Back in August, as part of a mini-series on some of the galls to be found on Oak trees, I posted about the Marble galls caused by the incredibly tiny wasp, Andricus kollari. Although most of the galls I’ve found have had tiny holes in them, meaning the wasps had already pupated and flown, a couple of weeks ago I found a couple with no holes. So, my curiosity got the better of me and I brought them home to see what might eventuate.
Note the tiny creature sitting on the gall.
Today, when I looked in the jar I’d put them in, I was so excited to see a tiny creature had appeared. Now, I initially thought this must be A. kollari, the gall-maker, but I was wrong … and, looking at images online, I don’t think I’m the only one who’s ever been fooled by this. However, with the help of friends who questioned and strangers who know much more than me, I’ve discovered there are at least 29 (twenty-nine!!) species of hymenoptera (bees, wasp, ants and sawflies) that might live within an Oak marble gall.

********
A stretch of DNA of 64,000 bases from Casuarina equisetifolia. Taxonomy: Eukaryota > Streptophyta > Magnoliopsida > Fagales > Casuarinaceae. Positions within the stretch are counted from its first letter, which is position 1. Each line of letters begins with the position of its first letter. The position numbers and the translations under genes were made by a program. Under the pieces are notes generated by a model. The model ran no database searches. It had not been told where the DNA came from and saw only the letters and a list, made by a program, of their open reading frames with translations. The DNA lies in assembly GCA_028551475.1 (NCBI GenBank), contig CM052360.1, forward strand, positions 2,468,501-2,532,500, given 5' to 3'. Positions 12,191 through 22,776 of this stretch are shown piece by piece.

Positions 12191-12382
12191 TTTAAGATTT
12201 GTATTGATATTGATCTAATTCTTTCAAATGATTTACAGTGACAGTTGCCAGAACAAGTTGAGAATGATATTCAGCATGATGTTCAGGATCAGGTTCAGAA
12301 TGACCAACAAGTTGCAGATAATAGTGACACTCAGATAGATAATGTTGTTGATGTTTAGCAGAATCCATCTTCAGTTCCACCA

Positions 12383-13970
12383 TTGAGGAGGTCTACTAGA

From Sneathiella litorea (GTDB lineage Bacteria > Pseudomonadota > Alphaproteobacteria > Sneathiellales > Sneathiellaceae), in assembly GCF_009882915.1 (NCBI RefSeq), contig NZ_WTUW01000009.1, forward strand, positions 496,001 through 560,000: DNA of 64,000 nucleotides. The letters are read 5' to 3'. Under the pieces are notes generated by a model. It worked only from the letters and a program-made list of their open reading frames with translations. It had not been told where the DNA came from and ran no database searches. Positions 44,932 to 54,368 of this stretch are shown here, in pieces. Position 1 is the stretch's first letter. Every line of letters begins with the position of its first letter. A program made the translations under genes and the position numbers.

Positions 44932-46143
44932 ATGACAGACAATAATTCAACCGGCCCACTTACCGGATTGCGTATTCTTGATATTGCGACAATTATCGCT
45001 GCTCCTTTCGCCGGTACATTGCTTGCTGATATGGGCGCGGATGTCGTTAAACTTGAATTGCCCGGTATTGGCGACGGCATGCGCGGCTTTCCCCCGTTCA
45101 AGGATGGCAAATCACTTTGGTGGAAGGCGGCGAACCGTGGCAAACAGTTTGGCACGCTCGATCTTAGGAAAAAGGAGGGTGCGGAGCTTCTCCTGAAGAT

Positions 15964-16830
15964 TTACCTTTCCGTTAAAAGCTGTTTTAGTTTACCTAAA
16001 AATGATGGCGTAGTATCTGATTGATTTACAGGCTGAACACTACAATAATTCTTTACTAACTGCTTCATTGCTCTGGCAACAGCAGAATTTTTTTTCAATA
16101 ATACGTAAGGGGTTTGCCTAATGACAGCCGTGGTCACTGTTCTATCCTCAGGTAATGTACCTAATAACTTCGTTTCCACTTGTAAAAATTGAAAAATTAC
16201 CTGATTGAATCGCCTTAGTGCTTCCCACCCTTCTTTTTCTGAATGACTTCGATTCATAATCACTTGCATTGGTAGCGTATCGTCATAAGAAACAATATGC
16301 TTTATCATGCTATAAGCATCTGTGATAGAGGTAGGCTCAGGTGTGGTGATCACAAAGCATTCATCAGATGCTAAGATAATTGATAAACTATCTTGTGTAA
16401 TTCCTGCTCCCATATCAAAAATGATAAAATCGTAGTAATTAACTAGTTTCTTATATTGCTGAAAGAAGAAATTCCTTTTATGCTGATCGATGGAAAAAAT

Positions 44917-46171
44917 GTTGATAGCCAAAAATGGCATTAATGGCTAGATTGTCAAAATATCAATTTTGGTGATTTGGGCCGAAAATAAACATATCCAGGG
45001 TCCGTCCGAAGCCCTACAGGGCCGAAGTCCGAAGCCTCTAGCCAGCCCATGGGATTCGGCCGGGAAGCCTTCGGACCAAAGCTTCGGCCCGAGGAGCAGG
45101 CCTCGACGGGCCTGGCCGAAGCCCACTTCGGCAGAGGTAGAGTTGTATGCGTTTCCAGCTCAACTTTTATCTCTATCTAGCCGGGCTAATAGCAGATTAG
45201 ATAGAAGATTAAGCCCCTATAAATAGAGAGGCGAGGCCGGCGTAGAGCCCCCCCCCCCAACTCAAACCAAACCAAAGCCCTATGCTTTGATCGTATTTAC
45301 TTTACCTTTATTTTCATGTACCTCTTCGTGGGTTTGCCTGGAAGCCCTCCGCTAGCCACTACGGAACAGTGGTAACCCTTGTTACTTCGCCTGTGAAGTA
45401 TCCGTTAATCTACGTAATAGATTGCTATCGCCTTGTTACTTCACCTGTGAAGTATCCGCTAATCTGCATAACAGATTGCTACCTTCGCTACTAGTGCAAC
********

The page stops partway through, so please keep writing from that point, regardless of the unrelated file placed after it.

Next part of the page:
Though some of these critters simply use the gall for shelter, it seems that, for others, the gall tissue is a good source of nutrients, while still others are parasites whose larvae kill some or all of the larvae of the original gall-making wasp. Without detailed microscopic examination, I’m not able to determine which species this tiny wasp is but I thought you might like to see this little video of it performing its ablutions earlier. I have now released it back in the area where I found it so let’s hope it survives.